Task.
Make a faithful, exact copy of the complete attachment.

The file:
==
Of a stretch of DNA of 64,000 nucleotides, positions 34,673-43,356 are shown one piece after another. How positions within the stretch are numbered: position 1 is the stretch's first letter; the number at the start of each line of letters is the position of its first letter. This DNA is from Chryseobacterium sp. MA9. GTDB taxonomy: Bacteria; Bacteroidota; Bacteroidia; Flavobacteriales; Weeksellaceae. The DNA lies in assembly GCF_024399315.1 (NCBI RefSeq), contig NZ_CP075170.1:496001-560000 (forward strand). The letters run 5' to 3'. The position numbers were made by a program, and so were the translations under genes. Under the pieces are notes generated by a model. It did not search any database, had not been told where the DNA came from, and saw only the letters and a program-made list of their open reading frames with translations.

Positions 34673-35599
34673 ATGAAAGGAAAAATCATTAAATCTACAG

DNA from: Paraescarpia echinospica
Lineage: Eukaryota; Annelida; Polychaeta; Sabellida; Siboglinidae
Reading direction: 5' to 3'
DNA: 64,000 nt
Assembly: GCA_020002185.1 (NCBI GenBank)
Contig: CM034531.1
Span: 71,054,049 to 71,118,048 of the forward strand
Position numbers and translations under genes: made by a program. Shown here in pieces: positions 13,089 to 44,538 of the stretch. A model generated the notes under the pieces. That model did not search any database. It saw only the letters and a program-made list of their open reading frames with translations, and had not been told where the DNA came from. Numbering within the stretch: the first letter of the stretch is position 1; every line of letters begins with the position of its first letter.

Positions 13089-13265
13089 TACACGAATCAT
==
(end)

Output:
Of a stretch of DNA of 64,000 nucleotides, positions 34,673-43,356 are shown one piece after another. How positions within the stretch are numbered: position 1 is the stretch's first letter; the number at the start of each line of letters is the position of its first letter. This DNA is from Chryseobacterium sp. MA9. GTDB taxonomy: Bacteria; Bacteroidota; Bacteroidia; Flavobacteriales; Weeksellaceae. The DNA lies in assembly GCF_024399315.1 (NCBI RefSeq), contig NZ_CP075170.1:496001-560000 (forward strand). The letters run 5' to 3'. The position numbers were made by a program, and so were the translations under genes. Under the pieces are notes generated by a model. It did not search any database, had not been told where the DNA came from, and saw only the letters and a program-made list of their open reading frames with translations.

Positions 34673-35599
34673 ATGAAAGGAAAAATCATTAAATCTACAG

DNA from: Paraescarpia echinospica
Lineage: Eukaryota; Annelida; Polychaeta; Sabellida; Siboglinidae
Reading direction: 5' to 3'
DNA: 64,000 nt
Assembly: GCA_020002185.1 (NCBI GenBank)
Contig: CM034531.1
Span: 71,054,049 to 71,118,048 of the forward strand
Position numbers and translations under genes: made by a program. Shown here in pieces: positions 13,089 to 44,538 of the stretch. A model generated the notes under the pieces. That model did not search any database. It saw only the letters and a program-made list of their open reading frames with translations, and had not been told where the DNA came from. Numbering within the stretch: the first letter of the stretch is position 1; every line of letters begins with the position of its first letter.

Positions 13089-13265
13089 TACACGAATCAT